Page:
Life went on, I tried some other sports, although nothing really fit me (I’m just no sports person…). After our son was born, my husband and I talked about sports for children in general, and we agreed that martial arts are a great thing, because it makes you more confident, you learn a lot about your body - especially about coordination, you learn to be polite towards your “opponents” and to not just hit someone when you’re angry.
A few months ago then, I spot a rather unprofessional, but funny advertisement for a Karate club nearby. My son is still too young, but I was curious and looked at their website, and I liked their whole philosophy (very disability inclusive) so much that I wanted to join them immediately.
My trial lesson was in the week before lockdown, but I joined the club a few weeks later anyway and have since had weekly training sessions via Skype, which went surprisingly well. After all these years, my body still remembers what I once learned! It feels great not having to start from zero.
The gym won’t open soon, but we will hopefully get timeslots on some sports field assigned to us by the city district, so we can have training outside (with distance, of course).
thats great to hear kaos that you got back into it, and yeah muscle memory is scary. caught a friend in a perfect scissor sweep monday that just had that snap to it. i was on top then the thought oh a scissor sweep would work here oh wait what ok, occured to me. and I am sorry to hear about your issues with depression as well, as something i have had to deal with for most of my life (im 22 now so not long life) i know it is so tough sometimes just to motivate yourself to stand up and move. i am glad things seem to be working out and look forward to hearing about your training in the future! Nice to meet you!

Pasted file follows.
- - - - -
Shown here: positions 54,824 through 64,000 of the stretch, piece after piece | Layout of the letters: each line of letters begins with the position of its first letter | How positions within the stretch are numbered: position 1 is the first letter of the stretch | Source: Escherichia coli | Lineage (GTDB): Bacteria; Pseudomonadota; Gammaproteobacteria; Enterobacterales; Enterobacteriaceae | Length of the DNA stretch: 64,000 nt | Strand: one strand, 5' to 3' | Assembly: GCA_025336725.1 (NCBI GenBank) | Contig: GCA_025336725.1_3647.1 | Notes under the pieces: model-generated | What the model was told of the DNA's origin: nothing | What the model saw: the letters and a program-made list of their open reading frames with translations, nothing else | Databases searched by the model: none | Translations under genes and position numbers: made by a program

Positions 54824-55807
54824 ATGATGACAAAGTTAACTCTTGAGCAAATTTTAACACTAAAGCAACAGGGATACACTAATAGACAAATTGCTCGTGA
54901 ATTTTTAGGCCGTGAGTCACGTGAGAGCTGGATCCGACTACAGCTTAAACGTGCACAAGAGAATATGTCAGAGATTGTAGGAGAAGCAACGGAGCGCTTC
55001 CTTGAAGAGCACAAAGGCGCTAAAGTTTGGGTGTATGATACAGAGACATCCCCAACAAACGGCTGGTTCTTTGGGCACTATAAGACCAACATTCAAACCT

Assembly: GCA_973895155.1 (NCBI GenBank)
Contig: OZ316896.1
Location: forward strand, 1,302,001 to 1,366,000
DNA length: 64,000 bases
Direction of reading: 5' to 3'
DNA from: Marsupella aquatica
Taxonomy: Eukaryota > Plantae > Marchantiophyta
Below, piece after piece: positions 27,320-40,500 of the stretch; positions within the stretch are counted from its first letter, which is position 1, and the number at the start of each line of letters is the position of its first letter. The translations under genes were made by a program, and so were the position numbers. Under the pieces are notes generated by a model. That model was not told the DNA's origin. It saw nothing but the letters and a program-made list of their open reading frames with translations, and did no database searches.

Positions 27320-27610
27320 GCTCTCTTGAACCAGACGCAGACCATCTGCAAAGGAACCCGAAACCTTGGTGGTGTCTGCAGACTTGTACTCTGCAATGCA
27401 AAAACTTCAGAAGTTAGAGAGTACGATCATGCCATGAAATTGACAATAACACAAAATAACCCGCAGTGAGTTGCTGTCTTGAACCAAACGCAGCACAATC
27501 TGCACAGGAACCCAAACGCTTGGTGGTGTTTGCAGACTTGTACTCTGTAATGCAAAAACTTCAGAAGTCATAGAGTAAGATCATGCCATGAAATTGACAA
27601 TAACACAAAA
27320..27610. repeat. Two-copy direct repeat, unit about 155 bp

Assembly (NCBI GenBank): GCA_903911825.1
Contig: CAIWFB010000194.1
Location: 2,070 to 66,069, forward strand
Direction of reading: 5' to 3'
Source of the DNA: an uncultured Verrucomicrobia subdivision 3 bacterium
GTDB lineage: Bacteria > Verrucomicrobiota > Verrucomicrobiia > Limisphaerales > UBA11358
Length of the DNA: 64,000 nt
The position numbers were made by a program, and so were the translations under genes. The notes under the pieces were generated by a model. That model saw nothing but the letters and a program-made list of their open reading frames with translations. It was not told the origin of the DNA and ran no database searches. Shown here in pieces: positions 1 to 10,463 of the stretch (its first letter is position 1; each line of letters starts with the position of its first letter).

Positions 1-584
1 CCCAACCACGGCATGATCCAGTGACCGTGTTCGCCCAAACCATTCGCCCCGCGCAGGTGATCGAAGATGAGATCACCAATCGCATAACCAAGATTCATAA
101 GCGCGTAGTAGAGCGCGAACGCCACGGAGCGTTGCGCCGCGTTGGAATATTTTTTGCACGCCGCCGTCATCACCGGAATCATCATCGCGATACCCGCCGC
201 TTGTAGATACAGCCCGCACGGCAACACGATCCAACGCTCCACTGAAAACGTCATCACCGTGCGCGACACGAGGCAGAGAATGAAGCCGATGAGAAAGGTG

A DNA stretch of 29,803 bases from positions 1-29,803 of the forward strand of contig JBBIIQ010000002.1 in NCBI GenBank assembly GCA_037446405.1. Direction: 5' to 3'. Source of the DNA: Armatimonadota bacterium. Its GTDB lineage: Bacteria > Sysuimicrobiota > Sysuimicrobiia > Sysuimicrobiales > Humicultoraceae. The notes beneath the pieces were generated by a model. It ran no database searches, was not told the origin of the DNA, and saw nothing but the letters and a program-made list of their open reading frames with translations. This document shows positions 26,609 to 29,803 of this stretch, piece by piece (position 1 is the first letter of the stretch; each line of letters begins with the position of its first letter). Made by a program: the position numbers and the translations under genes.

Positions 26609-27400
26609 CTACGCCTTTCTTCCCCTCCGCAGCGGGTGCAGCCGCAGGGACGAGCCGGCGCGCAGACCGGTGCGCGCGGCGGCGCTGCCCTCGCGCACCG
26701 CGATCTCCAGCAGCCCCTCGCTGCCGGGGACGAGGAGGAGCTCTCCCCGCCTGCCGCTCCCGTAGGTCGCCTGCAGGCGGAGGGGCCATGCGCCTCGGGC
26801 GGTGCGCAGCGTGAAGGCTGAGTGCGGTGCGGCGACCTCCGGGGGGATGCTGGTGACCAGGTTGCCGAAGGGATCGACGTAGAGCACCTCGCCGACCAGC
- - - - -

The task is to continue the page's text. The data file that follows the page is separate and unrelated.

also gia why they gathering dust?! (nice to meet you too)
Gym (is it gym if it’s specifically for martial arts training? They do tae kwon do officially but have a casual kick-boxing class) is closed, measures have been strict here.
I’m fairly new to kick-boxing, but I miss training.
yeah it sucks to not train. i know our friends at lutters are doing kickboxing limited classes because they can drill with bags and such
any solo drills you can practice?
I’m too lazy for that, always has been.
i do kendo and some traditional chinese martial art.
i thought most people here will say they do karate, with Go and the Japanese connection, but it seems BJJ is the dominant here.
thats very interesting to hear! i have never actually seen kendo or chinese martial arts training and would love to hear about the training, focuses, and things youve learned from it! I like to think that bjj being popular has to do with its effectiveness and in part it does, but it also presents alot of similar challenges to go its self. i feel like most of us who like go probably would enjoy martial arts. i also feel the prevalence of bjj in popular culture thanks to the gracie family and the mma world has led to it being a more easily accessible method of physical fitness and martial art training. but thats just a tangent xD
so tell me about kendo and the other traditional chinese martial arts andysif! i would love to learn about them!
in kendo basically you try to wack the other guy with a stick. both wear head and body gear. only certain targets can score you points, namely head, torso, forearm and throat thrust. you have to hit your target in accordance to certain requirement like intent, power, angle etc. to score a point. all in all, its quite enjoyable. you can do it like a contact sport (young adult) or you can train like zen (for older folks).
the chinese martial art is a long story. nowadays it’s more or less split into 2 classes: one of them is the modern wushu, promoted by the government. it is more like performing/gymnastic kind of thing. then there is the traditional style, that is supposed to be more “martial” but honestly speaking had not caught up with modern development.
I think of Go as a Mental Martial Art. Hence, we all practice MMA
That’s nice. And I’m using “nice” in the true sense of “foolish”.